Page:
Hibiscus is used for treating loss of appetite, colds, heart and nerve diseases, upper respiratory tract pain and swelling (inflammation), fluid retention, stomach irritation, and disorders of circulation; for dissolving phlegm; as a gentle laxative; and as a diuretic to increase urine output.

In foods and beverages, hibiscus is used as a flavoring. It is also used to improve the odor, flavor, or appearance of tea mixtures.

How does it work?
The fruit acids in hibiscus may work like a laxative. Some researchers think that other chemicals in hibiscus might be able to lower blood pressure; decrease spasms in the stomach, intestines, and uterus; and work like antibiotics to kill bacteria and worms.

More Info...

Nutritional Benefits...

Zobo/Sorrel was a must have during family gatherings. As children, we loved drinking it, not only because of how nice it tasted, but also because it coloured our lips and tongues red. Zobo (Nigerian) or Sorrel (Jamaican) is a red coloured drink made from a flower called Hibiscus sabdariffa.

The sorrel plant contains a wide range of vitamins and minerals including vitamin C, calcium, niacin, riboflavin and a group of compounds called flavonoids. Flavanoids not only gives the sorrel plant its deep red colour, but, are also rich in antioxidants which rids the body of toxins. The sorrel plant also contains nutraceleuticals, which are said to be helpful to the health. Nutraceleuticals can help prevent and treat several diseases including diabetes, hypertension, heart disease, and cancer.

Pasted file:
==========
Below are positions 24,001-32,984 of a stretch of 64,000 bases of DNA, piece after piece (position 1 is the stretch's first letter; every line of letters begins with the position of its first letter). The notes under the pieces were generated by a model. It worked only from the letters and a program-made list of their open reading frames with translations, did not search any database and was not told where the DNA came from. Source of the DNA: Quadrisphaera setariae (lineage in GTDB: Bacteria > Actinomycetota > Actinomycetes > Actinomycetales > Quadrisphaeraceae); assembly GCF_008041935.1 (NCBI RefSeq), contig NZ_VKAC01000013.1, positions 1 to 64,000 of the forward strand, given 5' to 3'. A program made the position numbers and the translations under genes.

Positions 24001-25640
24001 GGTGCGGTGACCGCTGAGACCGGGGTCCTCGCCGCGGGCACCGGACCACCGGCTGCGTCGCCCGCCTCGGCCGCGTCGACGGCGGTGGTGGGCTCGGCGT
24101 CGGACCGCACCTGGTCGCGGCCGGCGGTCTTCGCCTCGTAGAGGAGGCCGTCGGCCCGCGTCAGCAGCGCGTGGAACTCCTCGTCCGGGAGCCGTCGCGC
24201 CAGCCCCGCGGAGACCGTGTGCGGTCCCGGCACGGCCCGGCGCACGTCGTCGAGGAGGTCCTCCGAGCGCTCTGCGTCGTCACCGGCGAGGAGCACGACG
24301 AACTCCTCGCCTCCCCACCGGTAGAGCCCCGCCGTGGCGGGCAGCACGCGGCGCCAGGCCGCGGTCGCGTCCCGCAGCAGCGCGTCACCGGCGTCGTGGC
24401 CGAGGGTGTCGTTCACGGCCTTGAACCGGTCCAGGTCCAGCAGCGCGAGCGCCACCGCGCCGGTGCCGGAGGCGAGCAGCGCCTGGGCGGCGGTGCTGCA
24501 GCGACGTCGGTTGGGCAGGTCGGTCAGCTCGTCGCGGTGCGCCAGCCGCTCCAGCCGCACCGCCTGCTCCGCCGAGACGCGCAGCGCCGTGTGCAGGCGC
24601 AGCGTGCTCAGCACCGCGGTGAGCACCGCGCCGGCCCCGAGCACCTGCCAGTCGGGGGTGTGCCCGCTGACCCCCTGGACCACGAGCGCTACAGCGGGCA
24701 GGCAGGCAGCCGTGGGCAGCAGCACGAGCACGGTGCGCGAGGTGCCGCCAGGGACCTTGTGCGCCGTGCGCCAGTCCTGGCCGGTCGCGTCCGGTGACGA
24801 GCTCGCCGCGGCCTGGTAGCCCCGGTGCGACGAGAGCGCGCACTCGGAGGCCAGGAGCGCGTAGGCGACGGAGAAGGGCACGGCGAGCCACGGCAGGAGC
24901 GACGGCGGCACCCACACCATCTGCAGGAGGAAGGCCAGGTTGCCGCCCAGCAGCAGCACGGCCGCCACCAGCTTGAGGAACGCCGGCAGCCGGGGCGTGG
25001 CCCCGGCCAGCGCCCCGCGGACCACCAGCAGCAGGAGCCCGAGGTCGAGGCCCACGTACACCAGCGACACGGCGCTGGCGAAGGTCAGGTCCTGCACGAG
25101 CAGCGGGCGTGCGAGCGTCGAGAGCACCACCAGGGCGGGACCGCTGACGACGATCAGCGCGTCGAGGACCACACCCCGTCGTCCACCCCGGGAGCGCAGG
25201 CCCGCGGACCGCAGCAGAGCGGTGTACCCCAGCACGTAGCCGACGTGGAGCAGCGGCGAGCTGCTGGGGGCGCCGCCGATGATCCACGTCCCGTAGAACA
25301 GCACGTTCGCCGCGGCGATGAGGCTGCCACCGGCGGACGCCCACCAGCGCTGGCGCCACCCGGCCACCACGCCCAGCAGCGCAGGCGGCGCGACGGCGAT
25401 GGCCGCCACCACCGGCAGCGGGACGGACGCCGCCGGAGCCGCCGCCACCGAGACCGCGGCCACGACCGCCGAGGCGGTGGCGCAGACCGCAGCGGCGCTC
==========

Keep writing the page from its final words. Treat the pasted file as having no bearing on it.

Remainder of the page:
Here is a quick recipe on how to prepare a drink from the plant. This can be served at occasions, or for your personal daily enjoyment.


*6 handfuls of sorrel/zobo plant

*3 ginger roots (optional)

*Granulated sugar (optional)

*5 fresh limes (optional)



*Rinse off the zobo plant to get off the sand.

*Rinse off the ginger roots and chop them into smaller pieces.

*Pour 5-8 litres of water into a cooking pot. Put the water to boil.

*At boiling point, put in your zobo leaves and the chopped ginger roots into the pot. Leave for about 5-10 minutes, then switch off the gas.

You can begin the next steps once the mix has cooled, or you could leave the mix overnight for more concentration, or if prepared in the morning, you could let it sit until evening.

Using a sieve, filter the liquid from the leaves. Be sure to use a sieve with tiny holes as there is usually a lot of sand in the mix. Squeeze the plant with your hands to get out all the liquid.
Add sugar as desired. The zobo plant is quite bitter so it would take a lot of sugar to sweeten your mix.

Squeeze your limes into the mix, using the sieve to filter the fibre and seeds.
Stir the mix thoroughly with a spoon. Pour out into jug(s) and refrigerate.
Once cool, pour into a glass and enjoy.

Note: The above are guidelines, you could substitute any of the ingredients, you could also add more or less of any of the ingredients. It all depends on the taste desired by you. If you are Diabetic, better avoid sugars and use natural honey.

Source: WebMd